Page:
219. The method of claim 218, wherein the cancer is comprising: Acanthoma, Acinic cell carcinoma, Acoustic neuroma, Acral lentiginous melanoma, Acrospiroma, Acute eosinophilic leukemia, Acute lymphoblastic leukemia, Acute megakaryoblastic leukemia, Acute monocytic leukemia, Acute myeloblastic leukemia with maturation, Acute myeloid dendritic cell leukemia, Acute myeloid leukemia, Acute promyelocytic leukemia, Adamantinoma, Adenocarcinoma, Adenoid cystic carcinoma, Adenoma, Adenomatoid odontogenic tumor, Adrenocortical carcinoma, Adult T-cell leukemia, Aggressive NK-cell leukemia, AIDS-Related Cancers, AIDS-related lymphoma, Alveolar soft part sarcoma, Ameloblastic fibroma, Anal cancer, Anaplastic large cell lymphoma, Anaplastic thyroid cancer, Angioimmunoblastic T-cell lymphoma, Angiomyolipoma, Angiosarcoma, Appendix cancer, Astrocytoma, Atypical teratoid rhabdoid tumor, Basal cell carcinoma, Basal-like carcinoma, B-cell leukemia, B-cell lymphoma, Bellini duct carcinoma, Biliary tract cancer, Bladder cancer, Blastoma, Bone Cancer, Bone tumor, Brain Stem Glioma, Brain Tumor, Breast Cancer, Brenner tumor, Bronchial Tumor, Bronchioloalveolar carcinoma, Brown tumor, Burkitt's lymphoma, Cancer of Unknown Primary Site, Carcinoid Tumor, Carcinoma, Carcinoma in situ, Carcinoma of the penis, Carcinoma of Unknown Primary Site, Carcinosarcoma, Castleman's Disease, Central Nervous System Embryonal Tumor, Cerebellar Astrocytoma, Cerebral Astrocytoma, Cervical Cancer, Cholangiocarcinoma, Chondroma, Chondrosarcoma, Chordoma, Choriocarcinoma, Choroid plexus papilloma, Chronic Lymphocytic Leukemia, Chronic monocytic leukemia, Chronic myelogenous leukemia, Chronic Myeloproliferative Disorder, Chronic neutrophilic leukemia, Clear-cell tumor, Colon Cancer, Colorectal cancer, Craniopharyngioma, Cutaneous T-cell lymphoma, Degos disease, Dermatofibrosarcoma protuberans, Dermoid cyst, Desmoplastic small round cell tumor, Diffuse large B cell lymphoma, Dysembryoplastic neuroepithelial tumor, Embryonal carcinoma, Endodermal sinus tumor, Endometrial cancer, Endometrial Uterine Cancer, Endometrioid tumor, Enteropathy-associated T-cell lymphoma, Ependymoblastoma, Ependymoma, Epithelioid sarcoma, Erythroleukemia, Esophageal cancer, Esthesioneuroblastoma, Ewing Family of Tumor, Ewing Family Sarcoma, Ewing's sarcoma, Extracranial Germ Cell Tumor, Extragonadal Germ Cell Tumor, Extrahepatic Bile Duct Cancer, Extramammary Paget's disease, Fallopian tube cancer, Fetus in fetu, Fibroma, Fibrosarcoma, Follicular lymphoma, Follicular thyroid cancer, Gallbladder Cancer, Gallbladder cancer, Ganglioglioma, Ganglioneuroma, Gastric Cancer, Gastric lymphoma, Gastrointestinal cancer, Gastrointestinal Carcinoid Tumor, Gastrointestinal Stromal Tumor, Gastrointestinal stromal tumor, Germ cell tumor, Germinoma, Gestational choriocarcinoma, Gestational Trophoblastic Tumor, Giant cell tumor of bone, Glioblastoma multiforme, Glioma, Gliomatosis cerebri, Glomus tumor, Glucagonoma, Gonadoblastoma, Granulosa cell tumor, Hairy Cell Leukemia, Hairy cell leukemia, Head and Neck Cancer, Head and neck cancer, Heart cancer, Hemangioblastoma, Hemangiopericytoma, Hemangiosarcoma, Hematological malignancy, Hepatocellular carcinoma, Hepatosplenic T-cell lymphoma, Hereditary breast-ovarian cancer syndrome, Hodgkin Lymphoma, Hodgkin's lymphoma, Hypopharyngeal Cancer, Hypothalamic Glioma, Inflammatory breast cancer, Intraocular Melanoma, Islet cell carcinoma, Islet Cell Tumor, Juvenile myelomonocytic leukemia, Kaposi Sarcoma, Kaposi's sarcoma, Kidney Cancer, Klatskin tumor, Krukenberg tumor, Laryngeal Cancer, Laryngeal cancer, Lentigo maligna melanoma, Leukemia, Leukemia, Lip and Oral Cavity Cancer, Liposarcoma, Lung cancer, Luteoma, Lymphangioma, Lymphangiosarcoma, Lymphoepithelioma, Lymphoid leukemia, Lymphoma, Macroglobulinemia, Malignant Fibrous Histiocytoma, Malignant fibrous histiocytoma, Malignant Fibrous Histiocytoma of Bone, Malignant Glioma, Malignant Mesothelioma, Malignant peripheral nerve sheath tumor, Malignant rhabdoid tumor, Malignant triton tumor, MALT lymphoma, Mantle cell lymphoma, Mast cell leukemia, Mediastinal germ cell tumor, Mediastinal tumor, Medullary thyroid cancer, Medulloblastoma, Medulloblastoma, Medulloepithelioma, Melanoma, Melanoma, Meningioma, Merkel Cell Carcinoma, Mesothelioma, Mesothelioma, Metastatic Squamous Neck Cancer with Occult Primary, Metastatic urothelial carcinoma, Mixed Müllerian tumor, Monocytic leukemia, Mouth Cancer, Mucinous tumor, Multiple Endocrine Neoplasia Syndrome, Multiple Myeloma, Multiple myeloma, Mycosis Fungoides, Mycosis fungoides, Myelodysplastic Disease, Myelodysplastic Syndromes, Myeloid leukemia, Myeloid sarcoma, Myeloproliferative Disease, Myxoma, Nasal Cavity Cancer, Nasopharyngeal Cancer, Nasopharyngeal carcinoma, Neoplasm, Neurinoma, Neuroblastoma, Neuroblastoma, Neurofibroma, Neuroma, Nodular melanoma, Non-Hodgkin Lymphoma, Non-Hodgkin lymphoma, Nonmelanoma Skin Cancer, Non-Small Cell Lung Cancer, Ocular oncology, Oligoastrocytoma, Oligodendroglioma, Oncocytoma, Optic nerve sheath meningioma, Oral Cancer, Oral cancer, Oropharyngeal Cancer, Osteosarcoma, Osteosarcoma, Ovarian Cancer, Ovarian cancer, Ovarian Epithelial Cancer, Ovarian Germ Cell Tumor, Ovarian Low Malignant Potential Tumor, Paget's disease of the breast, Pancoast tumor, Pancreatic Cancer, Pancreatic cancer, Papillary thyroid cancer, Papillomatosis, Paraganglioma, Paranasal Sinus Cancer, Parathyroid Cancer, Penile Cancer, Perivascular epithelioid cell tumor, Pharyngeal Cancer, Pheochromocytoma, Pineal Parenchymal Tumor of Intermediate Differentiation, Pineoblastoma, Pituicytoma, Pituitary adenoma, Pituitary tumor, Plasma Cell Neoplasm, Pleuropulmonary blastoma, Polyembryoma, Precursor T-lymphoblastic lymphoma, Primary central nervous system lymphoma, Primary effusion lymphoma, Primary Hepatocellular Cancer, Primary Liver Cancer, Primary peritoneal cancer, Primitive neuroectodermal tumor, Prostate cancer, Pseudomyxoma peritonei, Rectal Cancer, Renal cell carcinoma, Respiratory Tract Carcinoma Involving the NUT Gene on Chromosome 15, Retinoblastoma, Rhabdomyoma, Rhabdomyosarcoma, Richter's transformation, Sacrococcygeal teratoma, Salivary Gland Cancer, Sarcoma, Schwannomatosis, Sebaceous gland carcinoma, Secondary neoplasm, Seminoma, Serous tumor, Sertoli-Leydig cell tumor, Sex cord-stromal tumor, Sézary Syndrome, Signet ring cell carcinoma, Skin Cancer, Small blue round cell tumor, Small cell carcinoma, Small Cell Lung Cancer, Small cell lymphoma, Small intestine cancer, Soft tissue sarcoma, Somatostatinoma, Soot wart, Spinal Cord Tumor, Spinal tumor, Splenic marginal zone lymphoma, Squamous cell carcinoma, Stomach cancer, Superficial spreading melanoma, Supratentorial Primitive Neuroectodermal Tumor, Surface epithelial-stromal tumor, Synovial sarcoma, T-cell acute lymphoblastic leukemia, T-cell large granular lymphocyte leukemia, T-cell leukemia, T-cell lymphoma, T-cell prolymphocytic leukemia, Teratoma, Terminal lymphatic cancer, Testicular cancer, Thecoma, Throat Cancer, Thymic Carcinoma, Thymoma, Thyroid cancer, Transitional Cell Cancer of Renal Pelvis and Ureter, Transitional cell carcinoma, Urachal cancer, Urethral cancer, Urogenital neoplasm, Uterine sarcoma, Uveal melanoma, Vaginal Cancer, Verner Morrison syndrome, Verrucous carcinoma, Visual Pathway Glioma, Vulvar Cancer, Waldenstrom's macroglobulinemia, Warthin's tumor, Wilms' tumor, or any combination thereof.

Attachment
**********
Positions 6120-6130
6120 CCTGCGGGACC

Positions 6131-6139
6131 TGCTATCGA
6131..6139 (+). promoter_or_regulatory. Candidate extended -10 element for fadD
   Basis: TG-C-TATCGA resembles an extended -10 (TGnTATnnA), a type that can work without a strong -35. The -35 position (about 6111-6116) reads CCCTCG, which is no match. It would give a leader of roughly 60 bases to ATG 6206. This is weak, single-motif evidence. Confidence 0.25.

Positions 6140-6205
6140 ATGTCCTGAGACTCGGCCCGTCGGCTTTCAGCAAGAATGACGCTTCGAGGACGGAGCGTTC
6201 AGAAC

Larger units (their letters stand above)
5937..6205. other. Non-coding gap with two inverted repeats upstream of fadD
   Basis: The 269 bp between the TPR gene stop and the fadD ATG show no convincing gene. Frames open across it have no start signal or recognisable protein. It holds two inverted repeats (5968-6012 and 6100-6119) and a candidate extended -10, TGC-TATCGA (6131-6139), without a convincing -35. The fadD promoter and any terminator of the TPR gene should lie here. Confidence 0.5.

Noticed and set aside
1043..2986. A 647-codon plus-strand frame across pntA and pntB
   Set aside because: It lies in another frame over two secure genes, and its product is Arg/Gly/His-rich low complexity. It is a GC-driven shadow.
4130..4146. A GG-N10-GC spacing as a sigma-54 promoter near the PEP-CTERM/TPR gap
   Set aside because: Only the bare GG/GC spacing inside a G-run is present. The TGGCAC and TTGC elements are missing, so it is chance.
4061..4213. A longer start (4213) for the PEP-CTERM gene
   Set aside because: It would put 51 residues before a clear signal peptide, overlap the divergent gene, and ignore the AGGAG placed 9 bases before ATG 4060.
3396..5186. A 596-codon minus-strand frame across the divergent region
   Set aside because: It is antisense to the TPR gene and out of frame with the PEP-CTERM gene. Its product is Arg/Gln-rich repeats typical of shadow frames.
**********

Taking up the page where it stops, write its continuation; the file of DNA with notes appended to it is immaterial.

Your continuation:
220. The method of claim 201 wherein prior to administration of the antibody or antibody fragment the subject has exhibited or is at risk for developing one or more of the following symptoms: